BREATH AND THE PRAYER OF SURRENDER

breath prayerBy allowing yourself to be breathed freely and fully, you are saying with your body that you accept life whole‑heartedly, that you embrace the circumstances of your life in this present moment. However, for many people this surrender may not be possible to begin with. Anxiety, fear or traumatic experience may have paralyzed their spirit. This can lead to a distortion in the natural flow of breathing, making it tense, shallow or uneven. In this way the breath truly mirrors the condition of the soul. But there is also a positive aspect to the parallel movements of breath and spirit. By practising awareness and relaxation of the breath, you can over time find healing for your soul and a renewed faith.

 

In the Gospel of Luke, just before his death on the cross, Jesus prayed the words of Psalm 31: “Father, into your hands I commend my spirit” (Luke 23.46). Here Luke has Jesus using the word pneuma, which, as we have seen, can mean either “spirit” or “breath”. This means that the last prayer of Jesus can equally well be written in English: “Father, into your hands I commend my breath”. As the Gospel points out in the very next sentence, that is just what Jesus did: “Having said this, he breathed his last.” Each one of us in our time will be called on to do just this in our final moments. In dying as in living, breath and spirit are inseparable.

The call to let go is however, not just for the moment of death, but is there constantly through life. There are many things that we would be better off letting go of, yet somehow we still cling to them. These may include losses we have experienced but not fully accepted: of money, property, a family home, a career, a relationship - above all, a deceased loved one. There may be many less tangible attachments of which we may be more or less conscious: cherished projects, mental attitudes, hurts, resentments, judgements, jealousies, our self-image or anxiety around our own mortality.

The meditation that follows is an exercise in “letting go” spirituality. Becoming aware of the breath and of the spontaneous tendency to control it has the potential to guide you to addressing the control issues in your life. That acknowledgement alone will be sufficient to weaken the hold that the particular issue has on you. Then, in the final part of the meditation, focusing on Jesus in his act of self-surrender can be a powerful inspiration in bringing you to the freedom that results from a fuller letting-go both of the issue and of the breath.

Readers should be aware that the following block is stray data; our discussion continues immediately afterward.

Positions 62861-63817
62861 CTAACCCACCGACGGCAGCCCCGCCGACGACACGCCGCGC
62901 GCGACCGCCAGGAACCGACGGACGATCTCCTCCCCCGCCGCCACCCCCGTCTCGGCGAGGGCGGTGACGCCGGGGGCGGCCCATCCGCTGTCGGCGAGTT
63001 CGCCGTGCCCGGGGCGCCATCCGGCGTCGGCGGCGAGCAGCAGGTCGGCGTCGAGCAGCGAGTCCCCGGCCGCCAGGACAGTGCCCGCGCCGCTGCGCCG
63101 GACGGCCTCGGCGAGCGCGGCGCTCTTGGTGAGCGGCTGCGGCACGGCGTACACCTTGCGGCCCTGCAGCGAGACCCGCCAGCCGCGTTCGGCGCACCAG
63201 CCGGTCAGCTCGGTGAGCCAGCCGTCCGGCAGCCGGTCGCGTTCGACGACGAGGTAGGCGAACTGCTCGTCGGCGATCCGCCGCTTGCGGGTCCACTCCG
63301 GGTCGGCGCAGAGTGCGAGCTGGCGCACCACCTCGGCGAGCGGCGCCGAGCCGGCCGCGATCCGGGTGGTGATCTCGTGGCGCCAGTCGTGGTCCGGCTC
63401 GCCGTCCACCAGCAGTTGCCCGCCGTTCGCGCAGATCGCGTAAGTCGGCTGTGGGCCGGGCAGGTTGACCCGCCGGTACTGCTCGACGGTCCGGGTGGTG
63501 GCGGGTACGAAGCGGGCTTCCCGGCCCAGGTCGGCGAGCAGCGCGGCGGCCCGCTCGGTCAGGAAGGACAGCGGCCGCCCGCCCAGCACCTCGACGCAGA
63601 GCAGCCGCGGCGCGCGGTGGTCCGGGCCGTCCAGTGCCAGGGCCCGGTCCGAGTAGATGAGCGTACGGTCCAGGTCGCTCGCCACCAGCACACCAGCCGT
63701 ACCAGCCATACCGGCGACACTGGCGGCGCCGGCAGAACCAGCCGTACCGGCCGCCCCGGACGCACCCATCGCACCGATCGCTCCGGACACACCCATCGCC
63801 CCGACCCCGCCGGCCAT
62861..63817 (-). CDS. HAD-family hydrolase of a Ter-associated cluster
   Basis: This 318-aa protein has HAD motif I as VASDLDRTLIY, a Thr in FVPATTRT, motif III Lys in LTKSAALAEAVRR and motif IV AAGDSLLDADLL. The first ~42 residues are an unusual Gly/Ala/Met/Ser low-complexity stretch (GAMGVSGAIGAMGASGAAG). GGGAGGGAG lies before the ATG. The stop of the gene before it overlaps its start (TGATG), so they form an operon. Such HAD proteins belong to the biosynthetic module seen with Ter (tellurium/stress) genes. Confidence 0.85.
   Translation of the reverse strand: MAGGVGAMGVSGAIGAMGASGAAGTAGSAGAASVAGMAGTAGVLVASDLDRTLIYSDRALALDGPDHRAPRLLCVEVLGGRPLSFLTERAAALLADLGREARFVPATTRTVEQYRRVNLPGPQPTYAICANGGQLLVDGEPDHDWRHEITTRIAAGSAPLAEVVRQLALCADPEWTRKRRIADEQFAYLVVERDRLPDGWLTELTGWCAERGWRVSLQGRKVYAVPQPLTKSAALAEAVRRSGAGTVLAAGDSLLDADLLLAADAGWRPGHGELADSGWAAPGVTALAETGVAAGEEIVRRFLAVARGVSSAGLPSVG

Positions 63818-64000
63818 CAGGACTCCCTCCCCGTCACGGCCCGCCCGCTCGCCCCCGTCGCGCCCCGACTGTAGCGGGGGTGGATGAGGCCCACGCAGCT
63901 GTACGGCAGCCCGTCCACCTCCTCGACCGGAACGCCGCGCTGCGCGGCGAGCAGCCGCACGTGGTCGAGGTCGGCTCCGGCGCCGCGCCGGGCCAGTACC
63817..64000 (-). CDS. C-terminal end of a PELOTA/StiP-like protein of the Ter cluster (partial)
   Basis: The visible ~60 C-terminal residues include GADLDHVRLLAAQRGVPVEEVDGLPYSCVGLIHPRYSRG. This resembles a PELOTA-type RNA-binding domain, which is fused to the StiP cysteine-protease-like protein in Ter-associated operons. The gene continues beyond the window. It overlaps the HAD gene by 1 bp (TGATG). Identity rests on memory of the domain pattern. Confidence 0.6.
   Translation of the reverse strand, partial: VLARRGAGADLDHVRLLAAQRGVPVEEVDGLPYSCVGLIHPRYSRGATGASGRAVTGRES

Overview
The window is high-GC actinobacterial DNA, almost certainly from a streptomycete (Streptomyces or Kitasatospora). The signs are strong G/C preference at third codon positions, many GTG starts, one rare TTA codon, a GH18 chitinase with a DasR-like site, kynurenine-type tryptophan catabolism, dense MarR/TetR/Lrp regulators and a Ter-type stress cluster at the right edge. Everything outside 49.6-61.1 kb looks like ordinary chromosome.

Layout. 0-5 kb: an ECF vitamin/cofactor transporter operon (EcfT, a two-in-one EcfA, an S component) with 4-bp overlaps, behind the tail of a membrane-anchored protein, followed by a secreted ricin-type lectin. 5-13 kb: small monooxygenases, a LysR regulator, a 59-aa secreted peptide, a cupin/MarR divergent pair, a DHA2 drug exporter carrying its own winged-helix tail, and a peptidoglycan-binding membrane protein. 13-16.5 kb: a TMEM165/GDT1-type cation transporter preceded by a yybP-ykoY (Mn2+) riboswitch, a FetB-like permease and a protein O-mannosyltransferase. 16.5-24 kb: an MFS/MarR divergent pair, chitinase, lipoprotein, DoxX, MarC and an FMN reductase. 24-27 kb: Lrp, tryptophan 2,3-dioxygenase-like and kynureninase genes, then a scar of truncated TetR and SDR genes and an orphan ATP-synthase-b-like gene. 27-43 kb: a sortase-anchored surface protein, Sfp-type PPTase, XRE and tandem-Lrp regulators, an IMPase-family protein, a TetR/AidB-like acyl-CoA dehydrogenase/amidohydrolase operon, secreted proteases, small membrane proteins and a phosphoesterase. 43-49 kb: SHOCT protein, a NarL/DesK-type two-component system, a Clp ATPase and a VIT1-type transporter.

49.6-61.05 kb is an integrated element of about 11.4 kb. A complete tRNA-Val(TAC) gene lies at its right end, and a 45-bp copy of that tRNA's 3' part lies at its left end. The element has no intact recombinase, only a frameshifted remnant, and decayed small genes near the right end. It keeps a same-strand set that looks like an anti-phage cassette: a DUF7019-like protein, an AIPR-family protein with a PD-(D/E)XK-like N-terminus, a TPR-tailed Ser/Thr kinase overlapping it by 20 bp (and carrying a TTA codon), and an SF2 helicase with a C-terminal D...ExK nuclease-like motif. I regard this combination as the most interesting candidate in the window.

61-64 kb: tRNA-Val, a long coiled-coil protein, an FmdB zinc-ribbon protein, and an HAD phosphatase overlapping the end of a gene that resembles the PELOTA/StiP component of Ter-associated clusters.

Exercise 21: BREATH SURRENDER

1. Lie flat on your back, with your feet apart and arms just a little bit away from your sides. Relax. Take some time to get in touch with the breath, giving it time to become slow and even. Observe the breath as it flows in and out of your body. How fast or slow is it moving? How shallow or deep? How jerky or smooth? 

2. Call to mind the words of the prayer, “Into your hands, Lord, I commend my spirit.” As you keep your awareness on the movement of the breath, imagine that the breath is gently murmuring these words. As the breath is going in, hear the phrase “Into your hands, Lord” - and as the breath flows out, the phrase “I commend my spirit.” 

3. Allow the words to fit into or be moulded into the length of the in‑breath and the out-breath. Do not in any way adjust the breathing to the words. “Listen” as the breath whispers the prayer for you. Relax – allow yourself to be breathed and also allow yourself to be “prayed through” in the breath. Continue with this breath prayer for five or six cycles of breath at least.

4. After some time focus your attention on the in-breath. As the breath comes in, be sure not to inhale or draw the air in. Simply relax and allow yourself to be filled. Do not take a breath. Instead receive the breath as a gift.

5. As your lungs fill up do not restrict the in-flow of air in any way. Allow yourself to be filled to the full extent that the breath is being given to you in this moment. Relax and accept the gift in its fullness.

6. Turn your attention to the out-breath. As the breath goes out, do not exhale or blow the air out. Just relax and let the breath go. As your lungs empty out, you may find yourself, consciously or unconsciously, not wanting to let all the air go. Some little voice may be urging you to hold on to some of it – just in case the next breath does not come. Relax completely and let it all go, trusting that you will be looked after, really making your own the words “I commend my spirit” – or more concretely “I commend my breath.”

7. After practising this breath-prayer for some minutes, you may discover that some issue from your life comes into your consciousness. This will usually be something that has to do with letting go. You may find that this disturbs your meditation for a short time. The smooth slow rhythm of the breath may be hit by a period of turbulence. If this happens, simply focus all your awareness on the breath itself for at least a few rounds. You will discover that it will gradually slow down and resume its slow, even pace.

8. You may like to take this meditation a stage further by visualizing Jesus on the cross praying these words: “Into your hands, Lord, I commend my spirit.” Imagine the breath of Jesus moving exactly in time with the breath in you. With these words Jesus and you are now being breathed and being prayed through in unison.